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St. Paul's Church, Jarrow, England © 2000 Susan WallaceSt. Paul's Church
Jarrow, England

Abbeys and Priories:
Common Architectural Terms

A glossary of common architectural terms relating to medieval religious houses.

The part of a church on either side of the nave, usually separated from it by a row of columns.
Alien priory
A religious establishment, sometimes fully monastic but very often not, owing obedience to a mother-house outside England.
The walking-place, or aisle, around the east end of a church, behind the high altar and usually giving access to additional chapels.
Apse (Apisdal)
The semicircular termination of a chancel or chapel at its eastern end.
A series of columns supporting arches.
The division of a building, as marked by a unit of roof vaulting, columns, etc.
Blind Arcade
The decorative treatment of a wall by setting blank arches, atop columns, against it.
Capella ante portas
The chapel by the gate of a Cistercian house, for the use of travelers and other visitors.
The east end of the church by the high altar, usually reserved for the clergy.
A chapel, or just an altar, endowed by its founder with sufficient funds to maintain a priest to sing masses for his soul.
The chamber, usually centrally placed in the east range of the cloister, where the community met daily to transact business and to receive instruction, including the reading of a chapter of the Rule.
Choir (Quire)
The part of the church, furnished with choir stalls, where services were sung.
Cloister (Claustral)
An open space, usually square and surrounded by an arcaded and roofed passage, for exercise and study.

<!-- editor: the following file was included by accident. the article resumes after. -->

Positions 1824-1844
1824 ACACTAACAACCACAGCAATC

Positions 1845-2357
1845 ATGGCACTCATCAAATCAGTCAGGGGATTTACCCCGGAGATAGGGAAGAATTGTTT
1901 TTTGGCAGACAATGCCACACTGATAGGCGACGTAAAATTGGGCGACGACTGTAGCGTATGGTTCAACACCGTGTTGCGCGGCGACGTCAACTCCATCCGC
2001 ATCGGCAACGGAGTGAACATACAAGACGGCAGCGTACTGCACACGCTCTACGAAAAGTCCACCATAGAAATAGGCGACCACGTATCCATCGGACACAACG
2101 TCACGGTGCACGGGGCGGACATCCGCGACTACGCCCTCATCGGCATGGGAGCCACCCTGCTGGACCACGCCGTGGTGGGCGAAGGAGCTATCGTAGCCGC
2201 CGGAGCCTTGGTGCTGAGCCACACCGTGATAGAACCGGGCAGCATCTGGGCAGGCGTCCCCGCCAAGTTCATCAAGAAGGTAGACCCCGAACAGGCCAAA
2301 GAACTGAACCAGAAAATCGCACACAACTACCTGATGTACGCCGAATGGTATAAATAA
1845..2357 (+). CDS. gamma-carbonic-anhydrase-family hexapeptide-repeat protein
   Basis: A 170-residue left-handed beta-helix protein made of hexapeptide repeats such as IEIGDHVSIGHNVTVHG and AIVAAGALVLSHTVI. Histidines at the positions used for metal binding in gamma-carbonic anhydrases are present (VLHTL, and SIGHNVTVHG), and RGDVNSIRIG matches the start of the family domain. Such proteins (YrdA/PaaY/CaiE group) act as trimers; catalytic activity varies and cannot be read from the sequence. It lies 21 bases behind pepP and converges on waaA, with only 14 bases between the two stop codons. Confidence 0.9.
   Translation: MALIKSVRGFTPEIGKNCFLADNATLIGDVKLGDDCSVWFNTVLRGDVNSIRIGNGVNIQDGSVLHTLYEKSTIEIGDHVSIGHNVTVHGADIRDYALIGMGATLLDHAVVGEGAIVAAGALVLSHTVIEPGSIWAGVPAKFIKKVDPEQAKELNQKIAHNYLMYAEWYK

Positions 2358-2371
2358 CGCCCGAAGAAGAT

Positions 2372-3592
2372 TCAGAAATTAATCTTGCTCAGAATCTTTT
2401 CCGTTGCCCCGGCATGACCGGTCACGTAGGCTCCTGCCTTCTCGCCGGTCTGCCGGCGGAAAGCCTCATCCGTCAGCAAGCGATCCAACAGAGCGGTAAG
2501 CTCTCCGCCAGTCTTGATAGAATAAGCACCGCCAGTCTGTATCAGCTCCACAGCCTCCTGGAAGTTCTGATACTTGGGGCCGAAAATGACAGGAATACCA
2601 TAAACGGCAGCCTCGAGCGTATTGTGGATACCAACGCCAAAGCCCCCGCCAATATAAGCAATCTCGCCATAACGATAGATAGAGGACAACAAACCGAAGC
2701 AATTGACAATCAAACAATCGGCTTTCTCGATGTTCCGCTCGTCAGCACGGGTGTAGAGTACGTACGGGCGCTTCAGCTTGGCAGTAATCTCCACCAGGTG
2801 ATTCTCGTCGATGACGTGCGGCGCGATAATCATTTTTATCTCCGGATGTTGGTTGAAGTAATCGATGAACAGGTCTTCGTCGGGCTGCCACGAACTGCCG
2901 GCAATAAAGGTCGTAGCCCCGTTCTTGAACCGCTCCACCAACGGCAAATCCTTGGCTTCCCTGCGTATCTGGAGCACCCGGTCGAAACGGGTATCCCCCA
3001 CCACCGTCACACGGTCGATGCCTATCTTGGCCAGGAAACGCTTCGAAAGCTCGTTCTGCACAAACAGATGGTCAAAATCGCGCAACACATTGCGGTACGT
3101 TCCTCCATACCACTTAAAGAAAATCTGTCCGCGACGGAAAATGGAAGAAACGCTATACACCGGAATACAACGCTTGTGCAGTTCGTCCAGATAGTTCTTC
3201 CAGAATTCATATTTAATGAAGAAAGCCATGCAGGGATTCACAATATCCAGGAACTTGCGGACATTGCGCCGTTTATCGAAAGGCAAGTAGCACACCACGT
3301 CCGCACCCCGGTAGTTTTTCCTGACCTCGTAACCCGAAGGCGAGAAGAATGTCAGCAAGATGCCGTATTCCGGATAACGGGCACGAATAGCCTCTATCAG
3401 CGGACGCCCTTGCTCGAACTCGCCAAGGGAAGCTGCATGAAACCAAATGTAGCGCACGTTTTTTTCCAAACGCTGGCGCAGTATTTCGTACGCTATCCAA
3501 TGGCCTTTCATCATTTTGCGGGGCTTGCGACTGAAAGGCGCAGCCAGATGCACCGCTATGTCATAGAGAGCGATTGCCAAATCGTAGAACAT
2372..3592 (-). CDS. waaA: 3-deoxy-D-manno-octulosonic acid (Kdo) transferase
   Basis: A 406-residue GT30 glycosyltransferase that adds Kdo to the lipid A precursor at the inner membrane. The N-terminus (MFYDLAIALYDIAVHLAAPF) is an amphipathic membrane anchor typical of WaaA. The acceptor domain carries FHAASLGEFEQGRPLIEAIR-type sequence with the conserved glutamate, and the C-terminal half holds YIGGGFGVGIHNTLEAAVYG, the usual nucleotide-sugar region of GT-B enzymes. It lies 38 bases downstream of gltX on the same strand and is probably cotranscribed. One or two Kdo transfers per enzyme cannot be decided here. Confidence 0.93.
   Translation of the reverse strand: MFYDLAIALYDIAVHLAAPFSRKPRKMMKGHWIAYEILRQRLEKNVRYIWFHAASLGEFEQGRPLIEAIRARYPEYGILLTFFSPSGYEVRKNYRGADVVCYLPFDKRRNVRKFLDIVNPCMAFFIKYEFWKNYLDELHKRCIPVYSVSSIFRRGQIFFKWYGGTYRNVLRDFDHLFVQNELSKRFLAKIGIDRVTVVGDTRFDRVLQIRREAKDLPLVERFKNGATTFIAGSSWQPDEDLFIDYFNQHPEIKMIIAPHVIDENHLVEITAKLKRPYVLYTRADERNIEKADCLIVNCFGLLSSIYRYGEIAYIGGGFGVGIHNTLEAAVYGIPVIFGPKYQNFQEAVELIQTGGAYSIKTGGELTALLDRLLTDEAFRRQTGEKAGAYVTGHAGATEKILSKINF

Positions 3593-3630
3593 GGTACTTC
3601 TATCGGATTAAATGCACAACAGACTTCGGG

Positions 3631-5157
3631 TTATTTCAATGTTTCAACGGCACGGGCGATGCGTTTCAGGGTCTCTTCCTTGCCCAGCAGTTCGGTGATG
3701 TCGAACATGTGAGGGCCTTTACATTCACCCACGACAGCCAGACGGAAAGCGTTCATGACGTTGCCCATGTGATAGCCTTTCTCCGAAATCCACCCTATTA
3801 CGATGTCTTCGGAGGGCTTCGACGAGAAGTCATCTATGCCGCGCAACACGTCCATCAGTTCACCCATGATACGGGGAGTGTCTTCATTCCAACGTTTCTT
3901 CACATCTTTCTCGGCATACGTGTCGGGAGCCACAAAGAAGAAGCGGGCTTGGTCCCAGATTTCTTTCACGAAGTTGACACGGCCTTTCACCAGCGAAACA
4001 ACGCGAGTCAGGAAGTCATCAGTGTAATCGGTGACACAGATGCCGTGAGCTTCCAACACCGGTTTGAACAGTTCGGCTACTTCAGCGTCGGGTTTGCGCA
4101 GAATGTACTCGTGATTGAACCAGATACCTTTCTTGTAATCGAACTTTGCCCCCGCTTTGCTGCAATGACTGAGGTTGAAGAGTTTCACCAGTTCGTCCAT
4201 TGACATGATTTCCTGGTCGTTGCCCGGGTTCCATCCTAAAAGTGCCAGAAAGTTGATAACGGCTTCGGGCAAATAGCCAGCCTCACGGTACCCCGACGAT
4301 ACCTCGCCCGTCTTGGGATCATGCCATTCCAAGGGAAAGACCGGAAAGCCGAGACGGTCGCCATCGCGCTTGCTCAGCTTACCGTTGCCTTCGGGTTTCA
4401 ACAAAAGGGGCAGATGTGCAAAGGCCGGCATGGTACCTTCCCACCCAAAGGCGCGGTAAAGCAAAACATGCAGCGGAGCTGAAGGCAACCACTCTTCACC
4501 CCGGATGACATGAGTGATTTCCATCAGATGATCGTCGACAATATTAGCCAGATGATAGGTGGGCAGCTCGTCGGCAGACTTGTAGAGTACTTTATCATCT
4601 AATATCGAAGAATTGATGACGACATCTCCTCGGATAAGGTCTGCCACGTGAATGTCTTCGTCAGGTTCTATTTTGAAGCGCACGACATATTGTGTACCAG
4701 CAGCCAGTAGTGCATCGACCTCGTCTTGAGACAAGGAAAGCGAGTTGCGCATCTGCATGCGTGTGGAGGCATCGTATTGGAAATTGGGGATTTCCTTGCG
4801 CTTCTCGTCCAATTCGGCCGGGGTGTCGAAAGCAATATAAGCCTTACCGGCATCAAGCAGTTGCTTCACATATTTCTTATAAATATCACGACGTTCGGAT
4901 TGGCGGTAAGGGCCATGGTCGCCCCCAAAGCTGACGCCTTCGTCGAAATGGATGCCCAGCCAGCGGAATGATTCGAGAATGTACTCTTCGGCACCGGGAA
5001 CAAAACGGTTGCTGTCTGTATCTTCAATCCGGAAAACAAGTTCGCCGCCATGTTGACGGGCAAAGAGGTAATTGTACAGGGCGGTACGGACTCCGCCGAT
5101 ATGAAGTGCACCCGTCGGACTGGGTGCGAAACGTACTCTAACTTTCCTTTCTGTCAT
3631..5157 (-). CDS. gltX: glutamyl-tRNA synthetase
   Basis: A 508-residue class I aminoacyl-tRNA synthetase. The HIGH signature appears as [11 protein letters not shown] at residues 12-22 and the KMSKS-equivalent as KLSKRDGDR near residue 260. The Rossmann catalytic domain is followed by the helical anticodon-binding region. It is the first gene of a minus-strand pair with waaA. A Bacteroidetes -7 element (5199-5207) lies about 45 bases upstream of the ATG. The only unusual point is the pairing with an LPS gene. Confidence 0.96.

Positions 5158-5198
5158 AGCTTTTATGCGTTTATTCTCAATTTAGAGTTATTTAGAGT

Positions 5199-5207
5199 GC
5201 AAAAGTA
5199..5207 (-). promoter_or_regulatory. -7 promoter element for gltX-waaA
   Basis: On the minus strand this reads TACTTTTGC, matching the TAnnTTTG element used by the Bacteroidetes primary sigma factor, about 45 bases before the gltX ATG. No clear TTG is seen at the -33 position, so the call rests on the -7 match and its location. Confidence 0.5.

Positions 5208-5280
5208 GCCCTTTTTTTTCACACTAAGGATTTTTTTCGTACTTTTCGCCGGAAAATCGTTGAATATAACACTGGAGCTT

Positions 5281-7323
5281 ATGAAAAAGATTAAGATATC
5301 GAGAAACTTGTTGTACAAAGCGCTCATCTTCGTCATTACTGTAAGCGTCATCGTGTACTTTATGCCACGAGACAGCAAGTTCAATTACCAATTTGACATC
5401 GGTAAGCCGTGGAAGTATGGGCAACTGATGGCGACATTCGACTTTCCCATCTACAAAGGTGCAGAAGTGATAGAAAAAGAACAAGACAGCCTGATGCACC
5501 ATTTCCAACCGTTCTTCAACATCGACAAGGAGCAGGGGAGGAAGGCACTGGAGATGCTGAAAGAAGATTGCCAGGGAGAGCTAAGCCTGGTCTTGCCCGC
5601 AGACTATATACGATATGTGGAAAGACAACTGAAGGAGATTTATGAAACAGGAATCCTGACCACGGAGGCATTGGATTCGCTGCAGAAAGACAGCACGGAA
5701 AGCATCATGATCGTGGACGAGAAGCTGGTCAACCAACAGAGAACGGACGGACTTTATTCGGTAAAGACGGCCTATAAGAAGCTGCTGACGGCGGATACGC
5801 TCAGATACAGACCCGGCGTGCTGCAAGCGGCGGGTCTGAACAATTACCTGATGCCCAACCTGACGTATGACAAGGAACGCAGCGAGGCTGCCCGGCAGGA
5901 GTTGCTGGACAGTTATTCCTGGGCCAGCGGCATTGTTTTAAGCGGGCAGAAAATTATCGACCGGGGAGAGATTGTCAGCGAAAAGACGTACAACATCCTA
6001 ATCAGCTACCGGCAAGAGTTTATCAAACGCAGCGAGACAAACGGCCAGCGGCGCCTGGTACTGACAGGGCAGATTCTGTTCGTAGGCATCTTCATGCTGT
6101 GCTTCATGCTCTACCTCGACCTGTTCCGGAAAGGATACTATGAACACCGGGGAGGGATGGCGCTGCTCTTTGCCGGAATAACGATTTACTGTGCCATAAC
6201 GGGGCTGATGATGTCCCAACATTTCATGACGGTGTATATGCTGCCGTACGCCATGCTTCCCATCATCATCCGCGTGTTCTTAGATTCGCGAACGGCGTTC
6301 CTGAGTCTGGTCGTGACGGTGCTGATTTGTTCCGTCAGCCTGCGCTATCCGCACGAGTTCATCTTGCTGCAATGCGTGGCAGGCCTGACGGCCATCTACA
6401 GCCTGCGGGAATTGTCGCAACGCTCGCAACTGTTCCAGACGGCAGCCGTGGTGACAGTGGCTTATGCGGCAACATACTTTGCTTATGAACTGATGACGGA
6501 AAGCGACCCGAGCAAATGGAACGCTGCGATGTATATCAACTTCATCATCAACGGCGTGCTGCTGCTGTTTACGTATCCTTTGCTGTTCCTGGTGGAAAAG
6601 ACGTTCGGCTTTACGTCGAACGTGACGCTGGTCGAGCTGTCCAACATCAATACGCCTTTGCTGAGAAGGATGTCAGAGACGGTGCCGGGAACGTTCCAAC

The crown of radiating chapels sometimes found at the eastern end of the greater monastic churches.
The space in a church where nave, transepts and chancel intersect.
The chamber, usually below ground and under the east end of the church, where relics were commonly housed and displayed.
Dormitory (Dorter)
The common sleeping chamber of the monks.
A shrine specially constructed to house relics.
A privy or lavatory.
Infirmary (Infirmarer)
A building assigned to the sick.
Lavatorium (Laver)
The wash-place, usually a trough with running water situated in the cloister for the use of the monks before meals.
The chamber in a monastery where meat, otherwise not permitted by the Rule, might be taken.
The vestibule, also known as a Galilee, at the west end of a church, sometimes taking the form of a porch.
The western arm of a church, usually its main body west of the crossing.
The eastern arm of a church, east of the choir and containing the high altar.
A partition or screen separating the monks' choir from the nave.
The common eating-chamber of the monks.
A box or other container for relics.
A building at the far end of the dormitory from the church, housing the monks' latrines.
The monks' seats, often carved and canopied, in the choir.
The transverse arm, north or south, of a cross-shaped church.
A chamber, frequently vaulted, underlying an important apartment like a dormitory, refectory or chapel.
An arched roof.
The common chamber, also known as the calefactory, where the monks might warm themselves at the fire.